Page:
Photo caption: Former Vice President Joe Biden takes office today, becoming President of the United States. The nation has yet to experience what this new administration will bring.
The countdown has ended. Today, January 20, 2021, marks the beginning of the Biden presidency. Let’s look at Biden’s plans to get an idea of what this administration has in store for the nation. First, the topic that dominated in 2020: COVID-19. Biden’s plan for addressing the pandemic includes increasing the availability of free testing, making care for COVID-19 patients more affordable, distributing necessary supplies to the states, and providing economic aid to struggling workers, families, and small businesses.
Biden has also hinted at a promise for a nationwide mask mandate. To be clear, this would be outside of the President’s constitutional authority. “Biden has acknowledged that he lacks the constitutional authority to issue a nationwide mask mandate, as that power is reserved to the states,” says Carver Oblander, Franklin High School Constitutional Law coach. “He has proposed personally asking all 50 governors to institute their own mandates, and then appealing directly to mayors in any states where that fails.” Oblander points out that Biden could also work with Congress to pass legislation that includes an economic incentive for states to issue mask mandates. This practice is known as cooperative federalism, where the national government influences state laws by offering conditional funding.
An issue as pressing as the pandemic, if not more so, is climate change. Throughout his campaign, Biden made bold guarantees about climate change. The Biden-Harris website says that the new administration’s plan for climate change includes the promise of a fully carbon-neutral economy by 2050. This would require revolutionizing the entire economy to be clean energy based. Biden would need to collaborate extensively with both Congress and state governments in this scenario. There is likely to be resistance towards such revolutionizing economic policies coming from both members of Congress and state governors.
What about immigration? It will likely be a similar situation, requiring congressional action. “Most likely, we will see changes made primarily through executive actions,” says Oblander, “such as raising refugee quotas, restoring access to the asylum process, protecting Dreamers and TPS (Temporary Protected Status) recipients, ending efforts to build border walls, and reversing the public charge rule.”
Finally, what are Biden’s plans to address racial inequity within the United States? Oblander sees this as an area where Biden will likely struggle. Apart from the fact that, like with everything else, he will have to rely on Congress, his political history on the matter of race is controversial. “His credibility on this issue is weak, given his past record as a Senator in championing some of the very policies now under renewed criticism and his fond memories of working with segregationist Senators,” says Oblander.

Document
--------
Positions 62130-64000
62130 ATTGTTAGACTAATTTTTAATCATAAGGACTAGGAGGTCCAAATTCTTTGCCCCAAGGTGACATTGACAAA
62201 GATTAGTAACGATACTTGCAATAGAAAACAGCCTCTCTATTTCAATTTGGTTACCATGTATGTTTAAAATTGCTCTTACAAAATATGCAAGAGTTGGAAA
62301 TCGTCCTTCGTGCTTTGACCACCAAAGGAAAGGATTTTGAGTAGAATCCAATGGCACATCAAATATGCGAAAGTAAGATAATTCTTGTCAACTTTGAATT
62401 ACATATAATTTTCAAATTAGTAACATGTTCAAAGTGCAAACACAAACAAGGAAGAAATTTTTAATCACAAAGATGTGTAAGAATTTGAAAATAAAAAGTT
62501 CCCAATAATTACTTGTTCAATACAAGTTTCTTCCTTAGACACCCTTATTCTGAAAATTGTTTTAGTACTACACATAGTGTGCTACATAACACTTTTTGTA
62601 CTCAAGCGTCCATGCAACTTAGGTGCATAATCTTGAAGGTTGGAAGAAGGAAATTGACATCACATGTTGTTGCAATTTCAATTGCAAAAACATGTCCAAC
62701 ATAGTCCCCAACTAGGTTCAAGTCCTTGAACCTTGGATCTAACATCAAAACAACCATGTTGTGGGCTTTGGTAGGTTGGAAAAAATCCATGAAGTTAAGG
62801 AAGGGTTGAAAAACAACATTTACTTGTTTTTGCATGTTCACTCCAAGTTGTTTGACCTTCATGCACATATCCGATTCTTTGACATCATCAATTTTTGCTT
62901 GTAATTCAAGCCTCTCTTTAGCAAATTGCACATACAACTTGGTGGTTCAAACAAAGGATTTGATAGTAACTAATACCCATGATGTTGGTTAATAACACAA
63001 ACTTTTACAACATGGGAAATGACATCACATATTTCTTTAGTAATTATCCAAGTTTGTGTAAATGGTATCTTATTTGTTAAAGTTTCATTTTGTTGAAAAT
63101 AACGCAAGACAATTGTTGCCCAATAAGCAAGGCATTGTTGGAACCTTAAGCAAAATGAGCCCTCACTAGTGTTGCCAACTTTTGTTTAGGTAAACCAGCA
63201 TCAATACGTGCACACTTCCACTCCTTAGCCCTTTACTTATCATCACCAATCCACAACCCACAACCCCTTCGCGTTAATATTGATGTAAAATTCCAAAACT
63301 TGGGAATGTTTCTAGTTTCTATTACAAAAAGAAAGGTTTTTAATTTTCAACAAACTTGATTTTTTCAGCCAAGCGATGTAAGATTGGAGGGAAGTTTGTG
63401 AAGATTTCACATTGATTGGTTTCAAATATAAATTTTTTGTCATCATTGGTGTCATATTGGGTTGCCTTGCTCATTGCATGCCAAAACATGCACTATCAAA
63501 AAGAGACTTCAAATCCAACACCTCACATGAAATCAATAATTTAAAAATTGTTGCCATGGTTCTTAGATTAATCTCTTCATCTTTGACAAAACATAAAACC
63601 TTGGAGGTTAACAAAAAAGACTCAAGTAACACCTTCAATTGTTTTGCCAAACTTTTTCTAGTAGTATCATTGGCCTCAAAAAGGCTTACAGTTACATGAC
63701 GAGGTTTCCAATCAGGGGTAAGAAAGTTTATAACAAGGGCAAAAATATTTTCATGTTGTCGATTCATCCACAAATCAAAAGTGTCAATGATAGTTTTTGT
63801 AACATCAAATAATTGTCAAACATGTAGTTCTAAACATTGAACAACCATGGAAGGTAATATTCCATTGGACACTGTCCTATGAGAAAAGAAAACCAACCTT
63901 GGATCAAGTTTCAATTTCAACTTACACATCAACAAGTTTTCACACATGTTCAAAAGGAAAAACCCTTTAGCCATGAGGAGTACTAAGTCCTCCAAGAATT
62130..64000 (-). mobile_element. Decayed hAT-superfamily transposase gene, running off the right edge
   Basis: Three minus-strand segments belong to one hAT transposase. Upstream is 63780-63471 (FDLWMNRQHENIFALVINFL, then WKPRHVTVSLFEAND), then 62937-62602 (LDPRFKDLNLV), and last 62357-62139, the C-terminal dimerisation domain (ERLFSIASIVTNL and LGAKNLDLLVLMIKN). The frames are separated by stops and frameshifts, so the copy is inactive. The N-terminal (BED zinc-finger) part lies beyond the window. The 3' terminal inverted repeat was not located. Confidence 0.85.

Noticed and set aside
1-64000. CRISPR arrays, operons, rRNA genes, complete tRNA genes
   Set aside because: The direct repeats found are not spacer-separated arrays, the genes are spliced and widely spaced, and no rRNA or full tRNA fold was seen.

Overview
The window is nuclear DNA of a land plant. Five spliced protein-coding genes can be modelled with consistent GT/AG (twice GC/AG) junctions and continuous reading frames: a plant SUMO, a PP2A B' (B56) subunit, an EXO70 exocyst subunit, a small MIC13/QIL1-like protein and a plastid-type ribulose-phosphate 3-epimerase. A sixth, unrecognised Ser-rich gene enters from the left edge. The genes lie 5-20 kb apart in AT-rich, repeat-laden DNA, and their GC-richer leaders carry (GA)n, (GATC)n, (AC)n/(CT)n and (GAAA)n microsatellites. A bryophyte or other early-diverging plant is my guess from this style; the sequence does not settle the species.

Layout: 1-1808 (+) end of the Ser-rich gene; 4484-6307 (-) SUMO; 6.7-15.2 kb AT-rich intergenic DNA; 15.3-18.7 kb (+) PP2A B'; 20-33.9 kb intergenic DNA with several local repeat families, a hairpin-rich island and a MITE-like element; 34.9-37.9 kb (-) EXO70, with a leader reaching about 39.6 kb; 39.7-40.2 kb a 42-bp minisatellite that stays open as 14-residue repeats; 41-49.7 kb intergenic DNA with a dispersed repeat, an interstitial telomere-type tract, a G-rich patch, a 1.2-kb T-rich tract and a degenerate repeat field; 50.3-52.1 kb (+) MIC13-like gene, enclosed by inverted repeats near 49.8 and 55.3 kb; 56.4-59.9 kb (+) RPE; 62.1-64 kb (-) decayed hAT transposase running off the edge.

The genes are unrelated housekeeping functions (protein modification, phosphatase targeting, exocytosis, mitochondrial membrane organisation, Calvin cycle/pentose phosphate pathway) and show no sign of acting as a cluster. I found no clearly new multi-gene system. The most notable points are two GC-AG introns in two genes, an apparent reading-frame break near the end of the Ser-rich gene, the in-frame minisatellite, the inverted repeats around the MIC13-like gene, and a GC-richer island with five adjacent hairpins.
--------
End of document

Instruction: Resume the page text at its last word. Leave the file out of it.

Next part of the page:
Despite this, Biden plans to address racial inequity by working with Congress to pass legislation in the economy and criminal justice system. Some of his plans include ensuring equal pay, reforming opportunity zones, and creating a national police oversight commission.
In terms of Biden’s nominations for cabinet positions, most of his choices are fairly unsurprising. Merrick Garland, whose nomination for the Supreme Court under the Obama administration was blocked by Mitch McConnell, was chosen for Attorney General. Biden picked former competitor Pete Buttigieg as Secretary of Transportation, who will be the first person to serve a cabinet position who is out as a member of the LGBTQ community. Similarly, Biden’s pick for Secretary of Treasury, Janet Yellen, will be the first woman to head that department.
Another prominent choice is Representative Deb Haaland as Secretary of the Interior, who will be the first Native American to hold a cabinet position. Her department includes the Bureau of Indian Affairs. “Given the painful history of the federal government’s relationship with Indigenous Americans, the role of the Interior department in that history, and the Trump administration’s recent hostility [towards] tribal lands, this hopefully represents a new direction in how the federal government respects Indigenous Americans and their ancestral lands,” says Oblander.
Finally, a more controversial choice is Tom Vilsack to head the United States Department of Agriculture. Vilsack’s pro-corporate policies are a turn off for progressives and the majority of rural America. Returning to Vilsack, who also served as the USDA head during the Obama years, is in many ways a reflection of Biden’s moderacy.
As we move forward as a nation under this new administration, Americans should keep their expectations reasonable. Most of the changes Biden has proposed will not come in the first few weeks, possibly never at all. However, with Democratic control of Congress for at least the next two years, progressive legislation is not off the table. It is possible Americans will see some of Biden’s campaign promises manifest.
What Americans can expect to happen immediately is that Biden will undo some of Trump’s actions. Oblander thinks this could include rejoining the Paris Climate Accord and World Health Organization, revoking the Muslim ban, and reinstating DACA.
2020 was a turbulent year, and 2021 is off to a turbulent start. We are at a turning point in our democracy, and we will see together what the Biden administration has in store for the nation and the world.